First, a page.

I'm trying to run the following Postgres migration script

DROP TABLE some_table;
DROP TABLE another_table;

The problem is that this script causes excessive locking when run on the production database and therefore has to be aborted. Is there a way to reduce the locking? I've considered removing all indices on these tables and/or foreign keys before executing the DROP statements, but I don't have an easy way to simulate the production environment in order to test whether this will have a positive or negative influence on the locking.

  • If your dropping these tables they're not needed. Could you revoke all rights to these tables besides the admin account? I assume your locking issues are from users or processes going at the tables while you are trying to drop it or vice verse users already starting transactions on this table and you coming in to drop it.
    – Kuberchaun
    Oct 29, 2012 at 14:18
  • 3
    What exactly do you mean with "excessive locking". Apart from the tables being dropped, nothing else should be locked. Btw: you can drop both tables with a single statement: drop table some_table, another_table
    – user1822
    Oct 29, 2012 at 15:16
  • do you mean you cannot drop the tables because they are locked? Oct 29, 2012 at 18:22
  • I have the same problem here, I cannot drop two tables (because of locking) even though I am very sure that nobody is accessing them. May 31, 2022 at 8:51

2 Answers 2


My best guess about what you're talking about is that the process of obtaining locks on the tables to drop them takes too long. You're running the changes in a transaction, so you obtain an exclusive lock on some_table before moving on to try to obtain an exclusive lock on other_table. At this point, some_table is inaccessible to clients, but other_table still has queries running against it so the migration script can't get a lock yet. Queries start to block on some_table and production operations begin to stall. You might even have transactions deadlocking because they already have a read lock on other_table and are trying to acquire a read lock on some_table, the reverse order to your DDL migration script.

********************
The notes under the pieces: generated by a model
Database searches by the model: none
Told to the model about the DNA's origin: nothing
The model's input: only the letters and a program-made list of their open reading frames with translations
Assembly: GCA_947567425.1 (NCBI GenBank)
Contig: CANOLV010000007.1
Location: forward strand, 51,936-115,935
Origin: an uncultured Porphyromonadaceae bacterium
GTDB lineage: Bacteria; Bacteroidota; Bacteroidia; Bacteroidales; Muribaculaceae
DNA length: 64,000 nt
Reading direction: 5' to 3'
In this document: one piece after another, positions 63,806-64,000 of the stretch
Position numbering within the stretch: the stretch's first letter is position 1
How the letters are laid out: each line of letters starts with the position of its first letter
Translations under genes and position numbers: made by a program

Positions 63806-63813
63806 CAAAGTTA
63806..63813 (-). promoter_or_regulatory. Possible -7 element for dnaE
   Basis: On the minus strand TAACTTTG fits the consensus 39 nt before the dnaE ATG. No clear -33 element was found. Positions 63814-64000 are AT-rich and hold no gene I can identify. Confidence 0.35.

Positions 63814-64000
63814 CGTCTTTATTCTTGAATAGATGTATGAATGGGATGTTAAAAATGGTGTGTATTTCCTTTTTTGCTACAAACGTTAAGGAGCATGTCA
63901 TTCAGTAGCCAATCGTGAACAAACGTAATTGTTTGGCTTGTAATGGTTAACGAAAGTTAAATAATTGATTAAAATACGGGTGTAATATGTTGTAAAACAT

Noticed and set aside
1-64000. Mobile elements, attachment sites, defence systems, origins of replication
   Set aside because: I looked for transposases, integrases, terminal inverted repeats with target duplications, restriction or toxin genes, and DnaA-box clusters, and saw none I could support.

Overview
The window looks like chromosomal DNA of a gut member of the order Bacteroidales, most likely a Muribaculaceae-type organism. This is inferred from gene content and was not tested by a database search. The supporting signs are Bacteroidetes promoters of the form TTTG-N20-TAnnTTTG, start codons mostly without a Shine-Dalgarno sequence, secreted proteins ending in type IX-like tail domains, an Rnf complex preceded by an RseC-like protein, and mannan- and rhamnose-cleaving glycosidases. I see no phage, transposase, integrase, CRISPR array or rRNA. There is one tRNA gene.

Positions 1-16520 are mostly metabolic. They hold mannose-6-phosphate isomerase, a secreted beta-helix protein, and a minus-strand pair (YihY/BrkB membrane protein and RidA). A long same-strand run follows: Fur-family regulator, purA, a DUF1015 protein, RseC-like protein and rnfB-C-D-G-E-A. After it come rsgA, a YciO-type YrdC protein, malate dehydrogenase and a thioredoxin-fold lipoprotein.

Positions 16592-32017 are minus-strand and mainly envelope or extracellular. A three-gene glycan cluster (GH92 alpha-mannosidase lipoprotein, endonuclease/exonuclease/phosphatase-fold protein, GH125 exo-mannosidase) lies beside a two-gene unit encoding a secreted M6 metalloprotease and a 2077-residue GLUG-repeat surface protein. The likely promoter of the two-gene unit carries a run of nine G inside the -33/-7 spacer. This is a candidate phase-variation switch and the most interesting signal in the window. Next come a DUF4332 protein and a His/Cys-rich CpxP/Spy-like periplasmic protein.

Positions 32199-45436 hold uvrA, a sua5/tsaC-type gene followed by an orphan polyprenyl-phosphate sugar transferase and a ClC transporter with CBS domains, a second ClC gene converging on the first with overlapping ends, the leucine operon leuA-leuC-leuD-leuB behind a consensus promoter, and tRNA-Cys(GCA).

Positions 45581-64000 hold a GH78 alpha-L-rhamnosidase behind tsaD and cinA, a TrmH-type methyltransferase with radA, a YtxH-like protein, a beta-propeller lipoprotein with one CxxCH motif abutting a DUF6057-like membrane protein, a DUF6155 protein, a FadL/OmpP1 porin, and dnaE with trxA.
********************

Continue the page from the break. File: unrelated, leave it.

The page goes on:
Presumably your migration script is going to re-create the tables with a new definition after dropping them, then re-populate them, since you wouldn't be dropping tables that are in production use otherwise.

If that's the issue, your options are limited. You can rearrange your migration script into a set of individual transactions that don't depend on each other, like:

DROP TABLE some_table;
CREATE TABLE some_table ( new_definition );
INSERT INTO some_table (...) VALUES (...);

DROP TABLE other_table;
CREATE TABLE other_table ( new_definition );
INSERT INTO other_table (...) VALUES (...);

... or do the same thing with ALTER TABLE transformations instead of a drop, re-create and re-load.

Alternately, you can REVOKE access to the tables then query pg_locks and pg_cancel_backend all connections that currently hold locks on the tables you want to modify, apply the migration, and then GRANT access again. That'll ensure the migration runs promptly at the cost of aborting some queries. A well-written application will just re-try, so this shouldn't be particularly disruptive.


I was having locking issues recreating a temporary table, and this also causing the database to hang.

Based on Craig Ringer's solution I created the following sequence using pg_locks and pg_cancel_backend:

    -- look for any query locking the table and cancel it
        pid IN (SELECT pid FROM pg_locks)
        query LIKE '%temp_table%'
        -- except this specific query
        query not like '%pg_stat_activity%';

    -- drop table and recreate it without issue
    -- since nothing else is locking it
    DROP TABLE IF EXISTS temp_table;
    CREATE TABLE temp_table(input_id VARCHAR);

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